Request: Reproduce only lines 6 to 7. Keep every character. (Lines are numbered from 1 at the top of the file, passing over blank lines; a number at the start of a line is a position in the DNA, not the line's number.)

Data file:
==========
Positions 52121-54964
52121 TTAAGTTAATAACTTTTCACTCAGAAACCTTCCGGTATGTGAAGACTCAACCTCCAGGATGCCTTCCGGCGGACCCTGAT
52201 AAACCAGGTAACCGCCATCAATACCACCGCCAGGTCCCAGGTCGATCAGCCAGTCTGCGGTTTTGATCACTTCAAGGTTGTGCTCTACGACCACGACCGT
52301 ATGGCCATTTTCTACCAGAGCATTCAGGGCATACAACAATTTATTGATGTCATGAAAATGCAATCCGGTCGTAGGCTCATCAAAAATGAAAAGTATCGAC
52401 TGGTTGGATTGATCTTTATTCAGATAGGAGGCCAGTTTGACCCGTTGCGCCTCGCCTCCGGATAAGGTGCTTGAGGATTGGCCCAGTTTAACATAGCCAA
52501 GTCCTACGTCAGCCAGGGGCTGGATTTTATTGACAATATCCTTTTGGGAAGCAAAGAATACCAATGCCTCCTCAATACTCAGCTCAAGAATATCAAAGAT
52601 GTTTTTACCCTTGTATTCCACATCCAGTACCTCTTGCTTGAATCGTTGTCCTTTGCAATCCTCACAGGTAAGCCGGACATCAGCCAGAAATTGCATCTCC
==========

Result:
52501 GTCCTACGTCAGCCAGGGGCTGGATTTTATTGACAATATCCTTTTGGGAAGCAAAGAATACCAATGCCTCCTCAATACTCAGCTCAAGAATATCAAAGAT
52601 GTTTTTACCCTTGTATTCCACATCCAGTACCTCTTGCTTGAATCGTTGTCCTTTGCAATCCTCACAGGTAAGCCGGACATCAGCCAGAAATTGCATCTCC